Top Classic Books Quotes

Browse top 13 famous quotes and sayings about Classic Books by most favorite authors.

Favorite Classic Books Quotes

1. "Classics aren't books that are read for pleasure. Classics are books that are imposed on unwilling students, books that are subjected to analyses of "levels of significance" and other blatt, books that are dead."
Author: Alexei Panshin
2. "Even though Chinese society was really closed, there were two windows for me to explore the world. One was from my mother and grandmother, the unseen and invisible world. Another window was brought from my father's side, those classic and Western books."
Author: Cai Guo Qiang
3. "Whether white, black, Asian, or Latino, American students rarely arrive at college as habitual readers, which means that few of them have more than a nominal connection to the past. It is absurd to speak, as does the academic left, of classic Western texts dominating and silencing everyone but a ruling elite or white males. The vast majority of white students do not know the intellectual tradition that is allegedly theirs any better than black or brown ones do. They have not read its books, and when they do read them, they may respond well, but they will not respond in the way that the academic left supposes. For there is only one ‘hegemonic discourse' in the lives of American undergraduates, and that is the mass media. Most high schools can't begin to compete against a torrent of imagery and sound that makes every moment but the present seem quaint, bloodless, or dead."
Author: David Denby
4. "For the best part of my childhood I visited the local library three or four times a week, hunching in the stacks on a foam rubber stool and devouring children's fiction, classics, salacious thrillers, horror and sci-fi, books about cinema and origami and natural history, to the point where my parents encouraged me to read a little less."
Author: David Nicholls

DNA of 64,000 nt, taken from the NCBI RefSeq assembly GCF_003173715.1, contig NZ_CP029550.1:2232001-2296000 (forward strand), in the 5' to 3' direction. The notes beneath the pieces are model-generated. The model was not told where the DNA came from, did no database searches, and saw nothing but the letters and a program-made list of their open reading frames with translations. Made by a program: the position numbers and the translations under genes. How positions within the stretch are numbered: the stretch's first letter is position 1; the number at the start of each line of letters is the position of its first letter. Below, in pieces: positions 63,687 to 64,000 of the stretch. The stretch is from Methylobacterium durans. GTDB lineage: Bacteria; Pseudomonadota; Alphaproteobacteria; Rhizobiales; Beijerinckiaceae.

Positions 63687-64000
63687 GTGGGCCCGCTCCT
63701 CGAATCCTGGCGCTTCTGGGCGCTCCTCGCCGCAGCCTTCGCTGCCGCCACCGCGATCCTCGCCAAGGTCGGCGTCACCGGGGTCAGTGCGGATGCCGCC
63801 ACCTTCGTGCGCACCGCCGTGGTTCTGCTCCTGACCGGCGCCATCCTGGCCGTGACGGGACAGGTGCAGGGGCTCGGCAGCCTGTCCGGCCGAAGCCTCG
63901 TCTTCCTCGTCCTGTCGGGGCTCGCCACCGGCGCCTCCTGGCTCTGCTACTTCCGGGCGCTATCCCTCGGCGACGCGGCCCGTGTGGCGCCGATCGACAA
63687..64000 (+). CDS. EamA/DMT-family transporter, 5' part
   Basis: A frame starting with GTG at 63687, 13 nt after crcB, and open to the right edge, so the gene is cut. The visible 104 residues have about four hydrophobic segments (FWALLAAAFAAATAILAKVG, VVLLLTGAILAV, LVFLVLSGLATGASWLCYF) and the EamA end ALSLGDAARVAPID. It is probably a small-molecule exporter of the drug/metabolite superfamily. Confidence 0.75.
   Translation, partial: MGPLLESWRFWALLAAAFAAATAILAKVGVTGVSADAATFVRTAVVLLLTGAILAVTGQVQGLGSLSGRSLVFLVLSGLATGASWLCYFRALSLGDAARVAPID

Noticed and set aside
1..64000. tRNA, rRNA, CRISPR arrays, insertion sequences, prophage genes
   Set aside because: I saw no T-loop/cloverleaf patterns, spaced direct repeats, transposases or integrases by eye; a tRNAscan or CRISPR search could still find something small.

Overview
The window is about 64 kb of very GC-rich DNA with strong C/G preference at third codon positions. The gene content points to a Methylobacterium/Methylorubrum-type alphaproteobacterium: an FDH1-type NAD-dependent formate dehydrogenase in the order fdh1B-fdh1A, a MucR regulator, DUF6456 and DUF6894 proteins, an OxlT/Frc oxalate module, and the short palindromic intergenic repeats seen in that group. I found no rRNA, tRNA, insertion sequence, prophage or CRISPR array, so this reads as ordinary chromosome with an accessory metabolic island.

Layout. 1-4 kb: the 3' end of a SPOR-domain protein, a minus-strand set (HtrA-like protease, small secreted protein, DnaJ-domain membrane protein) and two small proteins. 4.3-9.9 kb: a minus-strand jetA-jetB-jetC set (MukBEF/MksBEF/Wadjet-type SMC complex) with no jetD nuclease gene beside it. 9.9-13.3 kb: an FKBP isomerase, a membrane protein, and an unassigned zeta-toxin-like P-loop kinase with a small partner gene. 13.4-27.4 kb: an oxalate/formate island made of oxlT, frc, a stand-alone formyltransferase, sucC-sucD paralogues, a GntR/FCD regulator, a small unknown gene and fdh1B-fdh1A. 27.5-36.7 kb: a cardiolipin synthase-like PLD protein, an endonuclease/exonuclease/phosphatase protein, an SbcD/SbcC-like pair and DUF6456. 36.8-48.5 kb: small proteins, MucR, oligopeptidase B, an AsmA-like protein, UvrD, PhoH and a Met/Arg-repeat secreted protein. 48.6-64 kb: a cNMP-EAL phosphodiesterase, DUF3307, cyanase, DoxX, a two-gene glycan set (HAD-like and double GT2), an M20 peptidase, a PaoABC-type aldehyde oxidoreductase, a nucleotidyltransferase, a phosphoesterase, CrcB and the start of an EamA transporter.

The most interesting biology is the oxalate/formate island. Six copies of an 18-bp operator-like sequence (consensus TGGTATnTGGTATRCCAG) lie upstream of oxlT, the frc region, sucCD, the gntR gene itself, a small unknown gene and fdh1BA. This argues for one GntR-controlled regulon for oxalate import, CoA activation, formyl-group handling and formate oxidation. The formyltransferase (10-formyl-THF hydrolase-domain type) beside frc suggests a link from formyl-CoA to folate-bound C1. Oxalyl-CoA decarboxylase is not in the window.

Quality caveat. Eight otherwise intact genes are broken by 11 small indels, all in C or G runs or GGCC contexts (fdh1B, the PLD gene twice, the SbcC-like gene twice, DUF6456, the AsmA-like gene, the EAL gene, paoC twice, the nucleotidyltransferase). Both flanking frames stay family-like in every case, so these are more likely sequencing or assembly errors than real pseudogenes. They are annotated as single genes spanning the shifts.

5. "She was a great and insatiable reader, surprisingly well acquainted with the classics of literature, and unexpectedly lavish in the purchase of books. Her neighbours never forgot to mention, in describing her, the awe-inspiring fact that she 'took in the English Times and the Saturday Review, and read every word of them,' but it was hinted that the bookshelves that her own capable hands had put up in her bedroom held a large proportion of works of fiction of a startlingly advanced kind, 'and,' it was generally added in tones of mystery, 'many of them French."
Author: E.Œ. Somerville
6. "What man can quote a scene from the 1939 film classic? That does not happen in real life, hell, it doesn't even happen in books. I halted hastily in the middle of the parking lot. Of course—it was obvious as a hooker at a debutant ball — Hunter. Was. Gay."
Author: Genna Rulon
7. "Men sometimes speak as if the study of the classics would at length make way for more modern and practical studies; but the adventurous student will always study classics, in whatever language they may be written and however ancient they may be. For what are the classics but the noblest recorded thoughts of man? They are the only oracles which are not decayed, and there are such answers to the most modern inquiry in them as Delphi and Dodona never gave. We might as well omit to study Nature because she is old. To read well, that is, to read true books in a true spirit, is a noble exercise, and one that will task the reader more than any exercise which the customs of the day esteem."
Author: Henry David Thoreau
8. "1 )Classics are books which, the more we think we know them through hearsay, the more original, unexpected, and innovative we find them when we actually read them.2)A classic is a work which constantly generates a pulviscular cloud of critical discourse around it, but which always shakes the particles off."